Readers of this blog may know that we also have a very active mailing list, called
P2P Research, which is used both for broadcasting p2p news items
and for discussing internal and external p2p issues. It has really been
at the core of our online community building efforts and where most
interaction has taken place. Humanly speaking this list IS the P2P
Last Friday, we discovered that our messages were no longer distributed and that the info page, see the link above, informed us
there were no longer any lists available. We also discovered on an
another page, that our account has been suspended.
The host of our mailman list has been listcultures.org, a domain owned by Geert Lovink, and the list was created a few years ago by Ned
Rossiter, co-author with Geert of a book on Organized Networks. The
lists are operating on servers from the Belgian firm Alfahosting.
It would seem that all the lists of listcultures.org have been suspended.
Moreover, no warning, no explanation, has been given. After several back and forths, we still don’t know why we have been suspended, whether
we are victims of collective punishment for the misdeeds of another
mailing list, or whether we ourselves did any wrong, albeit unwittingly
since we have no evidence from our own experience that we did.
According to indirect communication received via Geert Lovink, some lists may have been involved in spamming, or that some emails may have been registered without approval.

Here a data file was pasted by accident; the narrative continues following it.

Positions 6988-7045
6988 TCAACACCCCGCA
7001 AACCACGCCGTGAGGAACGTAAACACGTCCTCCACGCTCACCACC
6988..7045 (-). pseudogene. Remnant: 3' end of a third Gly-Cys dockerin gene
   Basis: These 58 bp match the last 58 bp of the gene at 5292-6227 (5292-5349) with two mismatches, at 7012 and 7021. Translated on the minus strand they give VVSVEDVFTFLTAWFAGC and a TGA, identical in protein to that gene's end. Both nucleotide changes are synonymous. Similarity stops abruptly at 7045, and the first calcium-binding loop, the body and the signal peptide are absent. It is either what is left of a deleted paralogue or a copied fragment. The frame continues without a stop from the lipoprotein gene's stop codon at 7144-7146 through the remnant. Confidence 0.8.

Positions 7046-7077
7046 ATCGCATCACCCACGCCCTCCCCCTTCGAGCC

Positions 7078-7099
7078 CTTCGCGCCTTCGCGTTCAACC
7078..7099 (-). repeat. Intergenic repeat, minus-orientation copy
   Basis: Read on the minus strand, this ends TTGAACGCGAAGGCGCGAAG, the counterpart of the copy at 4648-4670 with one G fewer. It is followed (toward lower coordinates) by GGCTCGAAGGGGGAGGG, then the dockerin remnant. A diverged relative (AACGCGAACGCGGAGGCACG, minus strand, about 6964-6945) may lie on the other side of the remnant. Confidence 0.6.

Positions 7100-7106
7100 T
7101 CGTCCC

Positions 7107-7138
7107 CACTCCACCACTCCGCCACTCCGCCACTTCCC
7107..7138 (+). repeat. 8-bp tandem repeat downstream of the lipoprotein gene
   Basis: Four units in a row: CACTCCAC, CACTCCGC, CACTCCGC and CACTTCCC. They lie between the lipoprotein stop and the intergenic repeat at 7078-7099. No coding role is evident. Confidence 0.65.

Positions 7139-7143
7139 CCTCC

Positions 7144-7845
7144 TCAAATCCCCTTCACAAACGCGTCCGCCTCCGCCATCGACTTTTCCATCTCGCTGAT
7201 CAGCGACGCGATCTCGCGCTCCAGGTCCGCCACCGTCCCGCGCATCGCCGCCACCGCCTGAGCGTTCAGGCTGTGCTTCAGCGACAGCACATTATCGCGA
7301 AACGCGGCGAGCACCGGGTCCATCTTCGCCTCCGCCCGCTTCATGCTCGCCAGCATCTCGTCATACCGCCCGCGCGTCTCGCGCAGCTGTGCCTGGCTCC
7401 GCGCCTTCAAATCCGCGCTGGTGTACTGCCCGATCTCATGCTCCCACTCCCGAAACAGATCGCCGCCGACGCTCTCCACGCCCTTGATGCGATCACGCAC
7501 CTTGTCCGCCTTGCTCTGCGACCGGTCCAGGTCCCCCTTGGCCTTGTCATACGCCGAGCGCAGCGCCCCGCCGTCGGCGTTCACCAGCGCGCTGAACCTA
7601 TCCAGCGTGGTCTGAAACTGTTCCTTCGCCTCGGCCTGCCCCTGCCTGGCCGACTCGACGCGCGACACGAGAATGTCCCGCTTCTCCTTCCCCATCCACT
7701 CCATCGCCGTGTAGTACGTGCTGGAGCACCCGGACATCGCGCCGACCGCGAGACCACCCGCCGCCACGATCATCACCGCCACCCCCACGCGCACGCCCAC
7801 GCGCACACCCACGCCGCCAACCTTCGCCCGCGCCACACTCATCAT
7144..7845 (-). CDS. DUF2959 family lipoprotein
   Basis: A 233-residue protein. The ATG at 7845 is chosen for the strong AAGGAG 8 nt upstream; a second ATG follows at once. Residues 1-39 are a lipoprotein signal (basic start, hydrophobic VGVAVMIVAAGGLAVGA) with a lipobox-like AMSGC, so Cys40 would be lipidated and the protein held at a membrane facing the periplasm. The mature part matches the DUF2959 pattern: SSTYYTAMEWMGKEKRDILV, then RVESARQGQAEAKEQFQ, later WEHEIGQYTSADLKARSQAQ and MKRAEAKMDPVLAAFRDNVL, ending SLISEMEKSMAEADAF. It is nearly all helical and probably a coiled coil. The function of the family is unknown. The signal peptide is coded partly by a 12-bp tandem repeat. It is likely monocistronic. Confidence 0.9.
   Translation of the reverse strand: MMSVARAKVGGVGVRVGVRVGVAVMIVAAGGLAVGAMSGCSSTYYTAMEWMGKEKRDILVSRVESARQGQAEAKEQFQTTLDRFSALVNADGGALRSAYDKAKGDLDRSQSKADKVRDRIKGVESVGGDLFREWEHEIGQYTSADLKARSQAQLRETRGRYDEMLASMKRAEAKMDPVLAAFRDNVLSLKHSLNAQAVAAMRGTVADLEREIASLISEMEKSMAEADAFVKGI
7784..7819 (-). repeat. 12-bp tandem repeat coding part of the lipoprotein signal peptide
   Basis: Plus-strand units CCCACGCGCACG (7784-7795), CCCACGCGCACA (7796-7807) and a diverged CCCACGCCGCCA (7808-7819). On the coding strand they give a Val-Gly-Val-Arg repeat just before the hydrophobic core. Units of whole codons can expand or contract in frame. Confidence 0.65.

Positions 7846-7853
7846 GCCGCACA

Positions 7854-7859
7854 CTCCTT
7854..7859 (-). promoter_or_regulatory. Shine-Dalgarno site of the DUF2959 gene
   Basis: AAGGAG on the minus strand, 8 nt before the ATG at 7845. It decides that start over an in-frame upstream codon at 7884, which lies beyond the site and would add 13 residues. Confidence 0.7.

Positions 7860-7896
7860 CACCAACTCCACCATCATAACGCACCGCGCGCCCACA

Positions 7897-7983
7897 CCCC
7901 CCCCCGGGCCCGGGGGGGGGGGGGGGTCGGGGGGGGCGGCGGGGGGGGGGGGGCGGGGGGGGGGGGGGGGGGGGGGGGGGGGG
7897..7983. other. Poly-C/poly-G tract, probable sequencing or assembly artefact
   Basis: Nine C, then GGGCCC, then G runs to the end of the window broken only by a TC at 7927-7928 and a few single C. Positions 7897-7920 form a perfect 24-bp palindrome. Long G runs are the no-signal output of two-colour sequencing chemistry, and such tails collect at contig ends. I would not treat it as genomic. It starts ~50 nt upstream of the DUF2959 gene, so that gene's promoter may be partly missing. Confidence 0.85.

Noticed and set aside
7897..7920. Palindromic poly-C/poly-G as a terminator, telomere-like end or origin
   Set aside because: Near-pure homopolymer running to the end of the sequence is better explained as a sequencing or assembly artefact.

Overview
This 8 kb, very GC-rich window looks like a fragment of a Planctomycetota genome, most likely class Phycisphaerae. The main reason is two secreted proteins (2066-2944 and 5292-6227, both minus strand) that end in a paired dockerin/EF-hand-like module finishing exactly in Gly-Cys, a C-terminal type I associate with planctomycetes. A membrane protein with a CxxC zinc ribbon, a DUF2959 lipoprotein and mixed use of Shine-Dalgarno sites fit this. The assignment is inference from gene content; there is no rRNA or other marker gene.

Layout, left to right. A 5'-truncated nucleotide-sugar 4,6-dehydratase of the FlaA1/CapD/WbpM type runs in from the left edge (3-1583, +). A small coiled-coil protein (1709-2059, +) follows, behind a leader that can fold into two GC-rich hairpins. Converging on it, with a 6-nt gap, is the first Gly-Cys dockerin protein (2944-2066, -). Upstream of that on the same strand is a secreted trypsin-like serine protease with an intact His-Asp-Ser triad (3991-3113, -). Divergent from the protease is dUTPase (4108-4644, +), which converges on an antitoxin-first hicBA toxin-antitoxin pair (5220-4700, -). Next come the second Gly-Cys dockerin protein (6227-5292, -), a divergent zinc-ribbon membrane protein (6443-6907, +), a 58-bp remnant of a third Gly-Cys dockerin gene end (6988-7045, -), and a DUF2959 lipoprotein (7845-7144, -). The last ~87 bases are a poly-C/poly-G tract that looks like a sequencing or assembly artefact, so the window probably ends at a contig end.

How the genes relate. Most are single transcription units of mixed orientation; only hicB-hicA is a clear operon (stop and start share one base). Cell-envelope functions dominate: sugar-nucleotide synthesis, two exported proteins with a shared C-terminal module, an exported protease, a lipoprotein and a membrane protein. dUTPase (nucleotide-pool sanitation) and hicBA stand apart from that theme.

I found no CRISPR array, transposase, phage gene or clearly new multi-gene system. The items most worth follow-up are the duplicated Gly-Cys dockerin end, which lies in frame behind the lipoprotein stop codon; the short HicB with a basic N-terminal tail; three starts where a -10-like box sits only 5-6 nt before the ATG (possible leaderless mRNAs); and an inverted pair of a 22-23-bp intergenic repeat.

We can confirm that on our side, we have never received spam via this list, and never sent any. Very occasionally, our listmaster Kevin
Carson has received requests from less internet-savvy subscribers, to be
added to our list, but always acting upon such requests and with their
Of course we are thankful to Geert Lovink and listcultures.org to have hosted us so many years for free, and we assume we were
piggybacking on the general infrastructure investments of the Institute
of Network Cultures.
But it seems to us that a unilateral decision by a commercial firm, to suspend an account, without any reason given, no communication and no
due process, is not acceptable ethical behaviour and endangers the
communication rights of online communities. Suddenly, we find ourselves
without access to a very rich archive, and in the impossibility to
communicate with our sympathizers. With a unilateral act, years of
community building are endangered.
Surely, for the future, we and others will be careful about dealing with ,entities that have ethical guidelines, due process and a respect
for communication rights, and avoid those that have such a callous
disregard for their clients.